When it comes to cybersecurity governance and management, there is no “one size fits all” approach.
Today’s CISOs have a far wider range of responsibilities than their predecessors as heads of IT security.
The CISO role is no longer purely technical, focused on hardware and endpoint protection and on operations within the organisational perimeter. Today’s CISO is as likely to be involved with software security, cloud applications, security awareness, and user training.
Reporting lines are different, too. Although some CISOs still report to the CIO or even the IT director, they are as likely to have their own seat on the Board. This represents a wider shift in attitudes to information and cybersecurity. Cyber attacks pose an existential threat to organizations. A Board-level response is not just appropriate; it is essential.
The CISO’s Expanding Role
But updating cybersecurity governance should also go hand in hand with developments in the organization’s approach to risk. Cyber threats are no longer something that can be avoided. To a degree, they are a cost of doing business.
There is much commentary around the need for organizations to understand their attitudes to risk. Cyber risk is no exception. Some if not all this responsibility will lie with the CISO. They need to analyze risks, put forward mitigation measures, and present the results to the board.
As well as monitoring new and changing threats, CISOs need to stay ahead of developments in technology.
These includes cloud technology, artificial intelligence and machine learning, as well as the use of advanced analytics and sensors. Some of these developments are specific to security and are the key to providing a faster response to more damaging attacks. Others are being driven by the needs of the wider business to improve its agility, flexibility, and customer responsiveness.
Add to this the need to keep up with changing regulatory demands, firmer enforcement of compliance, new patterns of work, and a lower tolerance for downtime, and it is clear that a single CISO is no longer a workable solution.
A New Structure: An Office of the CISO
These growing responsibilities are prompting forward-thinking organizations to look again at how the CISO role is organized. In larger businesses, there is a strong case for appointing multiple CISOs in a way that covers business units, geographies, or specific areas such as operational technology or software development.
So, should organizations try out new models for the CISO role? It is increasingly clear that a one-size-fits-all approach will not work. And it is just as clear that a single CISO will struggle to run all aspects of cybersecurity and risk in an enterprise.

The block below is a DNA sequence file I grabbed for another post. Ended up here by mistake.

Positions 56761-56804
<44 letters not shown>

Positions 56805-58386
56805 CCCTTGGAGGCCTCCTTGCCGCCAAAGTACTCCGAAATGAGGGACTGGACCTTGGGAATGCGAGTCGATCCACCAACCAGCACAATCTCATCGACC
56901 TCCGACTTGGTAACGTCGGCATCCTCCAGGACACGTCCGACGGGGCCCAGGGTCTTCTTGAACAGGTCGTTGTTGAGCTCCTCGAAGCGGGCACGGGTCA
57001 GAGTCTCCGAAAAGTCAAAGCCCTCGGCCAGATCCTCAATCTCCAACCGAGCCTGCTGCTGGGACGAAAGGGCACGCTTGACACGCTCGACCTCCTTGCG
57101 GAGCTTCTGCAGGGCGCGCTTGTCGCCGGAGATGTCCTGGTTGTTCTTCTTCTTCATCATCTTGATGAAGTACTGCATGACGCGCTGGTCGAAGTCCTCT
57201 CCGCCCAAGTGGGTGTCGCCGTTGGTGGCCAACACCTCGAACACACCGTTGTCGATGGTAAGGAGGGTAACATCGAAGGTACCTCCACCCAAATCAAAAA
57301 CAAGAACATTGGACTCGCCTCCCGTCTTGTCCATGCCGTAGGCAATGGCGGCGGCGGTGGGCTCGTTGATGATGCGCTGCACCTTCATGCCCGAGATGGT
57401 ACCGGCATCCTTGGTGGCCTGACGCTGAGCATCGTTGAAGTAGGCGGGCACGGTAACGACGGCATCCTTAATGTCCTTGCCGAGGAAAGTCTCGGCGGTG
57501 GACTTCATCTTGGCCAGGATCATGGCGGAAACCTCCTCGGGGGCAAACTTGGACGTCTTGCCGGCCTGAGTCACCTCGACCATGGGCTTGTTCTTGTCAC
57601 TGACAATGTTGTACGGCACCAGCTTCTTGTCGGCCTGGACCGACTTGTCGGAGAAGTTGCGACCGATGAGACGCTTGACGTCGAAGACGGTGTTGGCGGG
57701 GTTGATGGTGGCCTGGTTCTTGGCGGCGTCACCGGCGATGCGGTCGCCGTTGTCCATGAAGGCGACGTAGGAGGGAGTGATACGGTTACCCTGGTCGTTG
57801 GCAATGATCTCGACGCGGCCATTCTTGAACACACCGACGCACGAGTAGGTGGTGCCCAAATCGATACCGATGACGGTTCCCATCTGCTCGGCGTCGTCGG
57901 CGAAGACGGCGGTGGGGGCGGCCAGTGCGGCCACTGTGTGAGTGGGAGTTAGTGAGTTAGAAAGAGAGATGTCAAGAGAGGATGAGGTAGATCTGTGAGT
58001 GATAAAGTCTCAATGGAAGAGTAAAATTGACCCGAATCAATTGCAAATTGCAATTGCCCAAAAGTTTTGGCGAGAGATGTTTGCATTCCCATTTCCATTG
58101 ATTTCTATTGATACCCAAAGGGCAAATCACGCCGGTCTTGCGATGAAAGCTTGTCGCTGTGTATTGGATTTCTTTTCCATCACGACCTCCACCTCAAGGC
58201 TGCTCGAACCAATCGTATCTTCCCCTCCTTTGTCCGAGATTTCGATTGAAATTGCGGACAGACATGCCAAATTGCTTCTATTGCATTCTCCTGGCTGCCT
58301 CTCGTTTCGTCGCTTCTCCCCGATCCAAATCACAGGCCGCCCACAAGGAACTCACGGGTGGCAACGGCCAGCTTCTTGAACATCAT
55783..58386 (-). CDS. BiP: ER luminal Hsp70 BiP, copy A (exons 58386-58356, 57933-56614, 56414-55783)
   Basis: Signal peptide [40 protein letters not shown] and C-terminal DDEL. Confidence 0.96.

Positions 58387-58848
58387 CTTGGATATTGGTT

One idea that is gaining ground is the “office of the CISO,” or a multiple CISO structure. This might emerge around a “super CISO” with overall responsibility for security and risk, heading up individual CISOs or security leads for business units or geographies. Annother version could see security leaders aligned by function, with a CISO for manufacturing, for the supply chain, and for the CTO’s office, as some examples.
Bringing security together in this way should also help the organization to adapt to other changes in risk and security. Physical and IT – or more appropriately data – security are already converging. And effective cybersecurity depends increasingly on well-trained and well-informed people. The CISO’s department is as likely to be involved in security awareness and education, as it is with technical measures such as firewalls or threat detection.
Creating a chief security office or an office of the CISO integrates these disciplines and skills. It should make the security function more responsive and more adaptable but also more resilient. Workloads are spread across a team rather than resting with one individual, and a team approach allows a degree of specialization. The overall security lead will then report to the board.
And it also lays the groundwork for future development of the security role. In larger organizations such as the financial sector or government, it is already common to have 1,000 or more staff working in a security role. That will only grow, as the office of the CISO takes on responsibility for physical security, crisis management, and business continuity.
Whichever way it is organized, it is clear that the CISO’s position is now closer to the boardroom than the basement.
About the Author: Stephen Pritchard is a video journalist, broadcaster, and writer. He works as a freelance producer, presenter, and moderator, and he writes news, analysis, and feature articles for the international and UK press, trade media, and magazines. Stephen’s main beats include technology, telecoms, security, science, and management. He is a contributing editor and columnist for IT Pro and for Infosecurity Magazine. Stephen also writes for a number of newspapers including the Financial Times, The Guardian, and Sunday Times.
Editor’s Note: The opinions expressed in this guest author article are solely those of the contributor, and do not necessarily reflect those of Tripwire, Inc.
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